Contact customers face power price hike
Contact Energy notified their customers of a pending price increase. Is it fair?
Thousands of Southland Contact Energy customers are being hit with another electricity price hike and other power companies may follow.
Contact sent customers a letter, informing them of the price rises, this week.
Contact Energy communications manager Shaun Jones said electricity prices for Southland residential and small to medium enterprises (SME) would increase by an average of 5 per cent from April 1 .
The latest hike comes after Contact Energy, which has almost 20,000 customers in Southland, hit residential customers with a 10 per cent increase and businesses with an 8 per cent increase last year.
Mr Jones said the company recognised price rises caused concern. Contact regularly reviewed prices to ensure it continued to sustain and grow its business, he said.
It had to recover increasing network costs and balance running a profitable business with providing a fair, reliable and competitive service to customers.
A range of factors contributed towards the retail price Contact charged for electricity, with 30-40 per cent relating to network costs from other companies, he said.
Wholesale electricity market prices fell in recent months because of high lake levels in the South Island but had started to rise again.
Mr Jones said the retail tariff residential customers paid protected them against any fluctuating variable wholesale price, providing a stable basis for their bill each month but the wholesale electricity price in New Zealand fluctuated, which meant sometimes the wholesale rates were lower than residential rates.
"It also means that if something happens on the market that impacts supply, the wholesale price can, and does, rise dramatically, in some cases to many hundreds of dollars where it can stay for some time," he said.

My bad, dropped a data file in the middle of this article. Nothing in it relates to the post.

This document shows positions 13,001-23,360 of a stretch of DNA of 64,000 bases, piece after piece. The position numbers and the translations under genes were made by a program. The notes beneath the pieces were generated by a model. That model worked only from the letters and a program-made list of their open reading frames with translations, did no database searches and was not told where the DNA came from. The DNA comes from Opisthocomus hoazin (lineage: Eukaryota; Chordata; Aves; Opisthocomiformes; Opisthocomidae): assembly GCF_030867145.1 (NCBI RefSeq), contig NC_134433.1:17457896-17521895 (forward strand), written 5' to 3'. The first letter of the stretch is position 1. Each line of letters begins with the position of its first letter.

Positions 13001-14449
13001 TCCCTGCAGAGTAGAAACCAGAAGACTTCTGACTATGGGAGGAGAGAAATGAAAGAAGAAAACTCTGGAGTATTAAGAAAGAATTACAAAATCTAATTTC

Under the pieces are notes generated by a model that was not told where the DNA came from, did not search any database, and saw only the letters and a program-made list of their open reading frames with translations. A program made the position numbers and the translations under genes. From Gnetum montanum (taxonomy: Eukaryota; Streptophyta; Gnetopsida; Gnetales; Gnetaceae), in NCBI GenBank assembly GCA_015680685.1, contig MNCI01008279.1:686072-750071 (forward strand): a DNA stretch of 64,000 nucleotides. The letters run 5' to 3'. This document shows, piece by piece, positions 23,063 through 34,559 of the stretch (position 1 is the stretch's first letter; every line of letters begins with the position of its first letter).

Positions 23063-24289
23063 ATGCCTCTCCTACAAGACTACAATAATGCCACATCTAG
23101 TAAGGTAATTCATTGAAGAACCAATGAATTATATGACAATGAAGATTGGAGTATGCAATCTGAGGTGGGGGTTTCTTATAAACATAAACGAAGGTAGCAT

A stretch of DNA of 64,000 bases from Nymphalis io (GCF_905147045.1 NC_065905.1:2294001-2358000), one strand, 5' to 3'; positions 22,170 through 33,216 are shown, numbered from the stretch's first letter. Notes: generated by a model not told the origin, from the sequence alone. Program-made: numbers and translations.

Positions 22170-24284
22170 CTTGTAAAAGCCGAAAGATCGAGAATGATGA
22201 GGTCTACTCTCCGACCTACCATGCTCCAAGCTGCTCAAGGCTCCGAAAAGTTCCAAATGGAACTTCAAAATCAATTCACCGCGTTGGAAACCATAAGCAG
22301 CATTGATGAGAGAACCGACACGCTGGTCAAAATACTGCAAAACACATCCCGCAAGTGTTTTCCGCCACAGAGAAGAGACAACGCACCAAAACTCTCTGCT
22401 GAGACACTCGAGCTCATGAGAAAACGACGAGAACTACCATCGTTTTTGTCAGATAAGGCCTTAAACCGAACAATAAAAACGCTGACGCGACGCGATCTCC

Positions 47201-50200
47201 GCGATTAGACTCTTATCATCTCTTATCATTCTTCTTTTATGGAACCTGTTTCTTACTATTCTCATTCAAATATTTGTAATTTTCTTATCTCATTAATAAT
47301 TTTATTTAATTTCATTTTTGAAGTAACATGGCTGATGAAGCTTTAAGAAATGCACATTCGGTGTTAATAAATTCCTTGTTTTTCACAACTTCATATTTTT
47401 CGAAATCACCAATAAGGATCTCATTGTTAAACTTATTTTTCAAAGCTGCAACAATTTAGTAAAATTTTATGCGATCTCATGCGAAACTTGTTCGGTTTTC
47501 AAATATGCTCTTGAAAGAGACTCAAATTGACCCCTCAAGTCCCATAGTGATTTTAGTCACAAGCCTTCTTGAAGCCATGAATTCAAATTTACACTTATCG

Genesis Energy spokesman Richard Gordon said the company may review Southland prices later this year.
Any increase was driven largely by increases in fixed and variable network (lines) charges, he said.
Residential prices consisted of long-term energy costs, recovery of lines charges, the cost to run the business and a modest margin, he said.
Wholesale electricity prices were volatile - prices fell during summer but in the past week or so had begun to rise again, he said.
TrustPower spokesman Graeme Purches said there would be some price increases in other regions, but none in Southland or Invercargill.
"Customers we are acquiring as part of our current campaign have their prices locked in for some time. We may review prices for existing customers later in the year, but there are no plans to do that in the near future," he said.
Meridian Energy spokeswoman Claire Shaw said network charges for Meridian residential and business customers in most network areas would increase from April 10. This was because most network companies in New Zealand, which charged for the services they and Transpower provided, were changing, she said.
- © Fairfax NZ News
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